From my porch high above the shore,
I watched people by the score.
The eager ones set the pace
For the joggers in the race.
The slower ones did not strive
And seemed glad to be alive.
What a strange sight this procession,
Walking and running with great passion.
What interest draws this parade,
Acting out their games of charade?
Could it be that they come from a desert place,
Where they never felt sea air upon their face?
The smell of salty air brings healing to bear,
And the sound of ocean waves lifts those in despair.
They come as if by migration,
Hoping here to find consolation.
An old man who must have had a stroke,
Was dragging one leg and never spoke.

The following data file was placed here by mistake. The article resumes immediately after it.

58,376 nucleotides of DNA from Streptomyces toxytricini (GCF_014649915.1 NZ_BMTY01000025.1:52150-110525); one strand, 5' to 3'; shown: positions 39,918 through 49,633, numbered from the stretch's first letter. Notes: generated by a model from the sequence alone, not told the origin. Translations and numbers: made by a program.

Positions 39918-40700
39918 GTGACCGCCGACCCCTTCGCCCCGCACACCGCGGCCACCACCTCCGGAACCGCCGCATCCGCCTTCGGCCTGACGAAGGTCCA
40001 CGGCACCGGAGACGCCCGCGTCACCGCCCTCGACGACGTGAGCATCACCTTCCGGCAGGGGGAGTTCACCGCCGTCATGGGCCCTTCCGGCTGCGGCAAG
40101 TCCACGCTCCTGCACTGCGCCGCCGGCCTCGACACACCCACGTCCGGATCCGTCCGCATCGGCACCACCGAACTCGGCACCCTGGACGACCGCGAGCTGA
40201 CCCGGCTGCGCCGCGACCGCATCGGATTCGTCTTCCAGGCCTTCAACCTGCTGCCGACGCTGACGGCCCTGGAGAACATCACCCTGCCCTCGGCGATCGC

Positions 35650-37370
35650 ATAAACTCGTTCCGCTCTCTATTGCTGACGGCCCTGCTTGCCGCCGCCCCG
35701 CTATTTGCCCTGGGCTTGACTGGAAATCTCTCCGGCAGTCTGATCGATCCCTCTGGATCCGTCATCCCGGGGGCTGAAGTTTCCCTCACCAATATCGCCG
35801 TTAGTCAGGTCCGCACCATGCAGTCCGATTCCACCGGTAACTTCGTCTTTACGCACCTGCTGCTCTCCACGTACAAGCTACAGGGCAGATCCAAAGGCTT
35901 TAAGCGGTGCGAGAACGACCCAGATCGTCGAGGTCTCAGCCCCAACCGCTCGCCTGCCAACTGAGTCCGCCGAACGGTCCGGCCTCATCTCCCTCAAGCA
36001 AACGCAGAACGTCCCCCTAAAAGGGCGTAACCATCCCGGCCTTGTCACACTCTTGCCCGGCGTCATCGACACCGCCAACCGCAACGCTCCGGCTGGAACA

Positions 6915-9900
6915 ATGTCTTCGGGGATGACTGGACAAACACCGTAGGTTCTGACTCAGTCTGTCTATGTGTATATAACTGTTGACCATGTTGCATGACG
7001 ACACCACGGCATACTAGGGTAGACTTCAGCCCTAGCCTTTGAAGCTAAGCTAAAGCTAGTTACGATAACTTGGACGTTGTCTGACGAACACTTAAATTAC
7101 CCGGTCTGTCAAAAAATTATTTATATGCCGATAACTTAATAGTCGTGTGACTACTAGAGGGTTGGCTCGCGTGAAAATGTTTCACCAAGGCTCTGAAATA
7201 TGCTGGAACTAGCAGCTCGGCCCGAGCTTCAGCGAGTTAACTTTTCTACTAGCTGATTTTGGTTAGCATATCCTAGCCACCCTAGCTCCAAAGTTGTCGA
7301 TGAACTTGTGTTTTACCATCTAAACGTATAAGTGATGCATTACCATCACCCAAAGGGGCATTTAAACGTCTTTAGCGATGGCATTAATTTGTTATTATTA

A mother and a child were looking down,
Picking up sea shells they had found.
A lady with a face wrinkled with despair,
Walked by others as if they were not there.
It’s easy to recognize the lovers,
They walk in pairs, oblivious to others.
Old men and women walk by with a purpose of heart,
Getting out of life all they can before they depart.
Even in the refuge of my lofty nest,
I, the people watcher, am like all the rest.
The solitude of my cozy nook,
Will give way to a hard, inward look.
As I am watching people by the sea,
I ponder this question, “Who is watching me?”

Dean Albritton, November 16, 1997